Before reading this book, I thought the answer to my clutter struggles would be found in the aisles of the Container Store.  Surely with just the right closet organizer, all my clutter issues will be solved. I still think that organizing things well makes a difference and I am still forever in search of the perfect system for organizing pretty much every closet and cabinet. But I am grateful for the wake-up call: it's much easier to get our things organized - and keep them organized - if there are less of them.


The right thing

Dear (Drama Teacher),

I am writing to you with some confusion and chagrin and guilt.

So, for me, just a regular day as a mom.

A month or so ago, I vaguely remember seeing a notice come home about the third grade play and costumes and volunteers but then I needed a snack or I recycled the paper accidentally or it's still in a pile somewhere but the point is I didn't volunteer. I can sew, but not very well, not with confidence.

I'll be frank: I didn't volunteer to help sew the costumes due to equal parts laziness, embarrassment about my skill level and inertia.

Then, last Wednesday night, Z was up late, unable to sleep. She found out that morning that she would need to wear a Chinese silk dress for her school play, and that the options were various shades of pink and one blue one. This was causing her great anxiety because she was told the blue one was spoken for already and she hates pink. This thing about hating pink has been an ongoing identity issue for her, after deciding about a year ago that anything remotely girly is NOT for her, so this did not surprise me. We've been buying clothes in the "boy" department in our quest for things that don't have pink or glitter. Why does everything for girls have to be pink? she laments frequently.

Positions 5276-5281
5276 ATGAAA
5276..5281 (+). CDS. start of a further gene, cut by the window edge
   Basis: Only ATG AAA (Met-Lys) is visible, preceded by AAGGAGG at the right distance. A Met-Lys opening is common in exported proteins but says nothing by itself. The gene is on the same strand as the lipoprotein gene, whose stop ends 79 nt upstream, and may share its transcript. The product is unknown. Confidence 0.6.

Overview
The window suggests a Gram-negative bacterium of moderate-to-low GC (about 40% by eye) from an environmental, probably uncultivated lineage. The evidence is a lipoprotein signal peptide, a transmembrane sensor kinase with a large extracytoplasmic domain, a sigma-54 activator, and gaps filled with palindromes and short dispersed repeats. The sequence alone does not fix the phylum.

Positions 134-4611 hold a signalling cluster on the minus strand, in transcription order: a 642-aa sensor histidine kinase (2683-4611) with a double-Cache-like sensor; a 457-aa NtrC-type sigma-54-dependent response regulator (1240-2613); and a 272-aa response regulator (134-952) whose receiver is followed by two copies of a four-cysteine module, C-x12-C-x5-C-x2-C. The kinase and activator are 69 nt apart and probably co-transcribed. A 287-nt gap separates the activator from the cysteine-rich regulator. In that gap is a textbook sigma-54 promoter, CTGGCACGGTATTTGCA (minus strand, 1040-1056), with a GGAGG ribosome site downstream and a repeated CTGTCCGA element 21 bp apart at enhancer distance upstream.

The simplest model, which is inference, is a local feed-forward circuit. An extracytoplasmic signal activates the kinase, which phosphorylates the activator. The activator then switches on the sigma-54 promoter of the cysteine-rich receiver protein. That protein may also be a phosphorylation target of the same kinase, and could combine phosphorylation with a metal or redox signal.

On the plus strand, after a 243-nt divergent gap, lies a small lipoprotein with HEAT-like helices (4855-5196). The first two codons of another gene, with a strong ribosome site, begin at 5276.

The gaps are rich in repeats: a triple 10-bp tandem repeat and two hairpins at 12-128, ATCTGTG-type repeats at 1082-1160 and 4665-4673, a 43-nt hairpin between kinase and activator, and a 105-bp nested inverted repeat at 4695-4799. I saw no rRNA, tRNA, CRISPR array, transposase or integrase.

I will wear a dress, but I can't feel okay, can't feel like myself, in pink, Mom, she plaintively explained that night, tears streaming down her face.

We talked through her options and settled on having her write you an email explaining her predicament. She's been learning to type at school and so spent a half an hour typing out a four sentence email, her hands always returning to home position with earnest precision.

You responded nicely, understanding her position, but explained that the available costumes were what the volunteers were able to find and/or make. The blue one was in fact spoken for by the girl whose mom who had volunteered to help with costumes (GUILT GUILT) so Z would have to either find her own costume or use one of the available pink ones.